The world’s heaviest parrot – representing one of the most ancestral branches of the parrot family tree – is nearly extinct, with barely 200 adults roaming the undergrowth of four small islands. It has long been unknown whether the remaining kakapos have the genetic resilience to survive, and a question that only high-quality genomic analysis could answer.
But high-quality genomic assembly does not exist for the kakapo – nor for most of the 70,000 species of vertebrates living today. As a result, questions abound on how best to prevent the extinction of species like the flightless kakapos and the adorable vaquita dolphins.
Responses may come from Vertebrate Genomes Project, which aims to generate high quality reference genomes for all existing vertebrate species. In a flagship study of the journal Nature, the team presents methods and principles for sequencing and assembling high-quality reference genomes.
The team applied this approach and principles to produce 16 high-quality reference genomes, one of which was the endangered kakapo, to help reveal whether it is robust enough to rebuild its population. Researchers have found that extremely small populations of the endangered kakapo and vaquita have been able to survive their low numbers in the past since the last ice age more than 10,000 years ago, purging the deleterious mutations that cause the disease. of consanguinity.
As long as humans don’t kill more of the last remaining animals, the findings of high-quality reference genomes give hope that these species could survive even with fewer than 100 individuals each.
“We call it the ‘kitchen sink approach’ – combining tools from several biotech companies to create this high-quality genome assembly pipeline,” says Erich D. Jarvis of Rockefeller University, president of the Vertebrate Genomes project. “Endangered species were the first to benefit from the new technology because, although conservation is not my area of research, I felt it was a moral duty.
Genomes full of errors
High-quality reference genomes exist only for celebrities in laboratory science – mice, fruit flies, zebrafish and, of course, humans. For less popular species, there is often no reference genome or, perhaps worse, messy genomes assembled from sequences obtained via quick and dirty methods. Compared to the new VGP genomes, up to 60% of the genes in these genomes have missing sequences, are completely missing or poorly assembled, the researchers found. It can take years to unravel the thousands of assembly errors by species.
Many false gene duplications have been discovered, most of them caused by algorithms that do not properly separate maternal and paternal chromosome sequences and instead interpret them as two separate sister genes. “We have thousands of genes in the literature that are false duplications. The genes aren’t actually there!” Jarvis said. “It is inadmissible to work with some of these genomes.”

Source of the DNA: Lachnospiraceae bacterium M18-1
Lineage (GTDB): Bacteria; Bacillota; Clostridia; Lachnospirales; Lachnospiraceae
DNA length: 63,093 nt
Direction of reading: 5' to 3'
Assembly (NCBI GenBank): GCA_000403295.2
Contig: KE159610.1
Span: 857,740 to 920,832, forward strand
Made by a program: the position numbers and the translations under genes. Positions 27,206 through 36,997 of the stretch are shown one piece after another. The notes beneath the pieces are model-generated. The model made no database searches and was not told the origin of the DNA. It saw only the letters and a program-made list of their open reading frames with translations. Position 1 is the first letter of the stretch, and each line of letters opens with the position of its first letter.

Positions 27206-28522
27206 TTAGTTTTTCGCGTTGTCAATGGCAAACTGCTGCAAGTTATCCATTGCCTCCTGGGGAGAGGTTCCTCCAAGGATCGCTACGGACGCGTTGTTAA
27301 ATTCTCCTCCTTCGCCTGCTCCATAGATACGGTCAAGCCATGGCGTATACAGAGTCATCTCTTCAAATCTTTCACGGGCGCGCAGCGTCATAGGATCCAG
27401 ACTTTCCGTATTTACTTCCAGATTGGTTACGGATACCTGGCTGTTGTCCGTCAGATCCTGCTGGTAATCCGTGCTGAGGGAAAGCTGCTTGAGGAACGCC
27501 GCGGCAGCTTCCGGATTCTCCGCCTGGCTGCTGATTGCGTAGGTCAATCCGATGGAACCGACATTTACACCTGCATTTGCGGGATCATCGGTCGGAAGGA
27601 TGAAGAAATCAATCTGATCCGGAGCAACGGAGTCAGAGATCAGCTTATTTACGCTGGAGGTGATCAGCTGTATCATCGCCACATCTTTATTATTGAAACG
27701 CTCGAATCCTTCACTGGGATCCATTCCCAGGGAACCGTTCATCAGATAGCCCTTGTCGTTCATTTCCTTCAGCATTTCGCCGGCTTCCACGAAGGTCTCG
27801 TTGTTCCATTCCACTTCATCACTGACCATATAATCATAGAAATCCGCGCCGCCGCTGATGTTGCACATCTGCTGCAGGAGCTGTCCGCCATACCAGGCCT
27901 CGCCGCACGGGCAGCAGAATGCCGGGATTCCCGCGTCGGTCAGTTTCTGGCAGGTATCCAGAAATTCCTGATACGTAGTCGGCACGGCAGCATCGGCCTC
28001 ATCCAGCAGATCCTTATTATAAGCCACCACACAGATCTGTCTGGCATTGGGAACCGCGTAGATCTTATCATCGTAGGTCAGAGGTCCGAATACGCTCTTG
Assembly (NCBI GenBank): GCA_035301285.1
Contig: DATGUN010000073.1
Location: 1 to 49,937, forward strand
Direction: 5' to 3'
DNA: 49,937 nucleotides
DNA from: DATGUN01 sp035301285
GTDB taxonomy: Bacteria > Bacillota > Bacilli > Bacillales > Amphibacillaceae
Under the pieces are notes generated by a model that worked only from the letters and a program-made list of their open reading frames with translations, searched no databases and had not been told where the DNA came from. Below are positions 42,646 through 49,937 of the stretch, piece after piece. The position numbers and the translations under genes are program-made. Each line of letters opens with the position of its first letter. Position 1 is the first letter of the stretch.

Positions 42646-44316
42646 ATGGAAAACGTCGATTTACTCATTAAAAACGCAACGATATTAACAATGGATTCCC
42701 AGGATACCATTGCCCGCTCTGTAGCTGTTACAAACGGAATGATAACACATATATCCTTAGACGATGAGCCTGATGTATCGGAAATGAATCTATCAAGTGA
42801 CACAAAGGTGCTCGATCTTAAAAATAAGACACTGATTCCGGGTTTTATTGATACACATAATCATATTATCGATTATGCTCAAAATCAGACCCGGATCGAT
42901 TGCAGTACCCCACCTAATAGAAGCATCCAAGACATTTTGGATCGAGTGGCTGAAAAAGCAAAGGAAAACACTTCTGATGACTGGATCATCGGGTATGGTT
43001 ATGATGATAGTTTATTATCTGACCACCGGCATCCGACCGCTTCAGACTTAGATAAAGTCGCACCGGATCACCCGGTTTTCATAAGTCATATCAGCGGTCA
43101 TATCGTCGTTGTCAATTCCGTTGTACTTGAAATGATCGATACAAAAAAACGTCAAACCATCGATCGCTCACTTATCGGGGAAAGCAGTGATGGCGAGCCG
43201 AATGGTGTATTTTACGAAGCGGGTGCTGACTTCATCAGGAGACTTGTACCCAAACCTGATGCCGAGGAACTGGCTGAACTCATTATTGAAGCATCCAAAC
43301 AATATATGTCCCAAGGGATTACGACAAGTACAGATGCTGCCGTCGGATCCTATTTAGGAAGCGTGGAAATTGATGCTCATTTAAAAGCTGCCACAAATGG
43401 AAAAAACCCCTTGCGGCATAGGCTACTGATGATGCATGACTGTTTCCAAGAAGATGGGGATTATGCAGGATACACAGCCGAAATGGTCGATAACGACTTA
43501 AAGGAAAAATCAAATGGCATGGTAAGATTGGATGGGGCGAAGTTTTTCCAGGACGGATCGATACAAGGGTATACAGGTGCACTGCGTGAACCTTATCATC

The Vertebrate Genomes Project was born out of the frustrations of hundreds of scientists working in its parent organization, the Genome 10K consortium, whose mission was to generate genomic assemblies of 10,000 vertebrate species. The initial genomic assemblies generated by G10K and other groups were based on short reads of 35-200 base pairs, but these assemblies were very incomplete. VGP’s goal is to create an error-free reference genome library for all vertebrate species that researchers and conservationists can use easily, without spending months or years attaching individual genes. .
“We said, let’s work hard on the front end, so that we can get high quality data on the back end,” Jarvis says.
Deployment of the vertebrate genomes project
Many companies have approached the Vertebrate Genomes Project, promising unique sequencing technology that would solve all the problems with disordered reference genomes. The Vertebrate Genomes Project’s assembly team tested each method on a single hummingbird, chosen both for its relatively small genome and because of Jarvis’ research interests in vocal learning in bird species (” two birds with one stone, ”he quipped). But every technology has failed. “None had all of the components needed to achieve a high quality assembly,” explains Jarvis. “So we combined a lot of tools into one pipeline.”
Their approach works. Organizations such as the Earth Biogenome Project, the Darwin Tree of Life Project, and the New Zealand Genome Sequencing Project are already using the most advanced version of the new pipeline. Reference genomes that once took years to generate now unfold in weeks and months, all without the false duplications and other errors endemic to previous assemblies.
Scientists are already using the new data to study the genes that make bats immune to COVID-19 and challenge long-held conventions in basic science, as if there are significant differences between oxytocin and its receptors found in humans, birds, reptiles and fish.
A total of 20 studies and 25 high-quality vertebrate genomes are supporting the deployment of the new pipeline. “The first high-quality genomes we sequenced taught us so much about the technology and biology that we decided to publish in these early papers,” Jarvis says. But there is still a lot of work to be done. “The next step is to sequence the 1,000 genera of vertebrates, then the 10,000 families of vertebrates, and finally all species of vertebrates.”
Source: Rockefeller University
Original study DOI: 10.1038 / s41586-021-03451-0